Raya resurgent as Egyptian market booms

Ashraf Sabry, vice chairman and CEO for the IT line of business at Egyptian powerhouse Raya, reveals how its system integration business is aiming to capitalise on both local and regional growth during the next year

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By  Published  October 31, 2006

CME: Who are the core vendors you partner with and how many people work in your systems integration business these days?
Ashraf Sabry: Being a system integrator we are working regularly with Sun, with HP, and sometimes with other vendors like IBM.

HP and Sun’s strategy is driven more towards alliances with partners rather than going direct to the market, which is IBM’s strategy.

We have almost 400 people working in the systems integration division.

I’d say Raya and IBM are the largest integrators in the Egyptian market.

IBM has its Global Services division in Egypt so I think that Raya and IBM are covering the majority of the market between them.

CME: How is the Egyptian market shaping up at the moment?
AS: I think we are lucky in that the Prime Minister of Egypt [Ahmed Nazif] comes from an IT background so he knows the value of IT in improving the level of service of the government.

One of the mandates of the government is its dependency on IT systems to improve levels of service and achieve economical gains.

The country increasingly understands that national databases, egovernment services and automation are things that will help the government achieve its economic and welfare objectives.

CME: What precise IT investments is the government making?
AS: It is upgrading its main infrastructure, but additionally it is doing more work on back-office systems and even front-office systems.

We are implementing an overall budget and budget execution solution with the Egyptian Ministry of Finance for example, and we are working with the Ministry of Administrative Development to provide full automation for the municipalities so that there are improved service levels for residents.

We have also been implementing a large project with the Ministry of Housing.

CME: Which vertical markets are investing in IT at the moment?
AS: I’d say that the three main sectors in Egypt would be the government, finance and telecoms.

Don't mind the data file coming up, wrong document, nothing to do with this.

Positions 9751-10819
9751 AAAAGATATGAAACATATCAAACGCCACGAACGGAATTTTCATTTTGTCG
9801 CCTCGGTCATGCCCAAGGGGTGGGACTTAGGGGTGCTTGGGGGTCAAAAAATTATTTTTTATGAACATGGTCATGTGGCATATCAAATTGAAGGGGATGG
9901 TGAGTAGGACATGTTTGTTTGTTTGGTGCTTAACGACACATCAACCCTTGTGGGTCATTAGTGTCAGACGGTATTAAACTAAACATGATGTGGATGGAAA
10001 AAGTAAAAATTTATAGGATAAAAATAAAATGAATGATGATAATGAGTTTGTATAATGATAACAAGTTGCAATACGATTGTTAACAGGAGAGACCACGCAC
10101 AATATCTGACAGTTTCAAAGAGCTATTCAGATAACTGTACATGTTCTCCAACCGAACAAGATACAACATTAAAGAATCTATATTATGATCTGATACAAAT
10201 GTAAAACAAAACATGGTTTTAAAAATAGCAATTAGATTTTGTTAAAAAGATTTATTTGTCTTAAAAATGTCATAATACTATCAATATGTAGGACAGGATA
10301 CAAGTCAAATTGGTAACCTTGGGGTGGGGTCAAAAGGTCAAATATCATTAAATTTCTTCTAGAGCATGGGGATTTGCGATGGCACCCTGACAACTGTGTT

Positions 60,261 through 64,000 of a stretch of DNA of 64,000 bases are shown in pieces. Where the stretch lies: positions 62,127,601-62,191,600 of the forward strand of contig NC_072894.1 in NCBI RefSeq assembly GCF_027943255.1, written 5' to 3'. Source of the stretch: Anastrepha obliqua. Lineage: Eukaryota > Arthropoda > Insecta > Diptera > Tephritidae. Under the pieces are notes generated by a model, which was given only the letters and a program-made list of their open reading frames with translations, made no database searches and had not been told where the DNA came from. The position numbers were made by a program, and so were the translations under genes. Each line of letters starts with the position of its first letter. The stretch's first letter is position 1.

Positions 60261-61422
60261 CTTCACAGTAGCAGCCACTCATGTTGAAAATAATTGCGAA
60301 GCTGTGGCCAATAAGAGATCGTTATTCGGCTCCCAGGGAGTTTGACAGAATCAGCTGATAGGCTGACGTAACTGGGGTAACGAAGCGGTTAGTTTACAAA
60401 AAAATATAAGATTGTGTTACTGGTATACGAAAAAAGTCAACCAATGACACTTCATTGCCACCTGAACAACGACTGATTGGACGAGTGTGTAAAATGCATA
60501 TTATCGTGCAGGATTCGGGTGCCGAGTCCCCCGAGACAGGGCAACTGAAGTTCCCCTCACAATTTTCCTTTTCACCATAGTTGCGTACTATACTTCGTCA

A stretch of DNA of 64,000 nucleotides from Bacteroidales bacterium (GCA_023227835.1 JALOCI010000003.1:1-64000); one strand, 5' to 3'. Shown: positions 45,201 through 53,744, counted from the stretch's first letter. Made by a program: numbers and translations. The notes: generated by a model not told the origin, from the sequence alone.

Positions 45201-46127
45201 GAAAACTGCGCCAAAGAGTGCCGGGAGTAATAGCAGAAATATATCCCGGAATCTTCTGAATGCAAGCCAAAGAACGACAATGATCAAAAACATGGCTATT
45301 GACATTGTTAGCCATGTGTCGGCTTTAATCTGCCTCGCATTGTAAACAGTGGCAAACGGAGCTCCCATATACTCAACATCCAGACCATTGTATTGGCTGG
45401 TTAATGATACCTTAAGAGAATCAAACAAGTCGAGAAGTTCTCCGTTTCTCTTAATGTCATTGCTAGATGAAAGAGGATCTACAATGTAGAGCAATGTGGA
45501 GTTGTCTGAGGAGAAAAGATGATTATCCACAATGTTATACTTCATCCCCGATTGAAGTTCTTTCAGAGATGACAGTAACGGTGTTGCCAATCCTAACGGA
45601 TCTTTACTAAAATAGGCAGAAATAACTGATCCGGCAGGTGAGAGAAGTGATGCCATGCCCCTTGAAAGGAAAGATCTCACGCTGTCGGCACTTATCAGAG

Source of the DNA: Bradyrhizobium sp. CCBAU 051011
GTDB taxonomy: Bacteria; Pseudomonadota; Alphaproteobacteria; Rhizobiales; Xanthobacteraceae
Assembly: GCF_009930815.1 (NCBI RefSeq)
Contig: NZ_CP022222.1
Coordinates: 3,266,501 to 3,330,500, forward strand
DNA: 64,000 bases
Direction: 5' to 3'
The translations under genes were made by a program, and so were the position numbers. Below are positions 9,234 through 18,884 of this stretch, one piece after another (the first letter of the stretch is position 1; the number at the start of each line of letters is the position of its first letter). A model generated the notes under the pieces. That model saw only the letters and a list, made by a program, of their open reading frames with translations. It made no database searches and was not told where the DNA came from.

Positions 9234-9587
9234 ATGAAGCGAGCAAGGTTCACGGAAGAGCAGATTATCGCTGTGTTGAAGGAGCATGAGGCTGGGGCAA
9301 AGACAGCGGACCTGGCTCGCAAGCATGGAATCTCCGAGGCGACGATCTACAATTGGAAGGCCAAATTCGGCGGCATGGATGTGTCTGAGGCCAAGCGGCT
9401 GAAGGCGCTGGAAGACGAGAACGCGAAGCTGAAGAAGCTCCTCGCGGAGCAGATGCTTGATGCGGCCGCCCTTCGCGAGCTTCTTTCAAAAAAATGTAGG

CME: Which specific areas of your business are seeing the fastest growth at the moment?
AS: We are experiencing extremely fast growth in the infrastructure services area — security, high availability solutions, systems application management and voice applications.

Additionally we are experiencing significant growth in the business automation area with workflow systems and application integration with back-end systems — these areas are growing very nicely in the Middle East and Egypt.

We are automating businesses processes for different ministries in Qatar, Kuwait and Egypt, and sustaining that model.

CME: How much of Raya’s IT business comes from Egypt?
AS: It is a difficult question to answer because the business from outside of Egypt is only services — we are not doing any hardware.

If you compared services to services I think 50% to 60% would come from the region and the rest from Egypt.

But if you compared the overall business you’d find that the majority of the business is coming from Egypt.

CME: So you firmly regard yourself as a regional player?
AS: Yes, we are more of a regional company, definitely.

We will have revenues in the magnitude of US$15m from services in the regional market and something similar in the local market.

I think we are looking at a good 15% to 20% growth this year.

Rather than introducing new services we will focus on building more critical mass and value in the services that we are currently providing.

CME: What kinds of skills are in demand in the Egyptian market?
AS: ERP and business process automation skills are in demand, as is application integration and infrastructure services with data and voice communication.

Skill sets in high availability solutions, security solutions and multimedia solutions are all needed to address the market requirements too, especially with the aggressive growth that is happening.

CME: What expansion plans do you have for next year?
AS: I would say that most probably by the third or fourth quarter next year we will be more aggressive in the regional market in terms of infrastructure services.

We are currently focusing on business process automation and ERP projects, but next year we’ll start to look seriously at addressing services in the infrastructure part.

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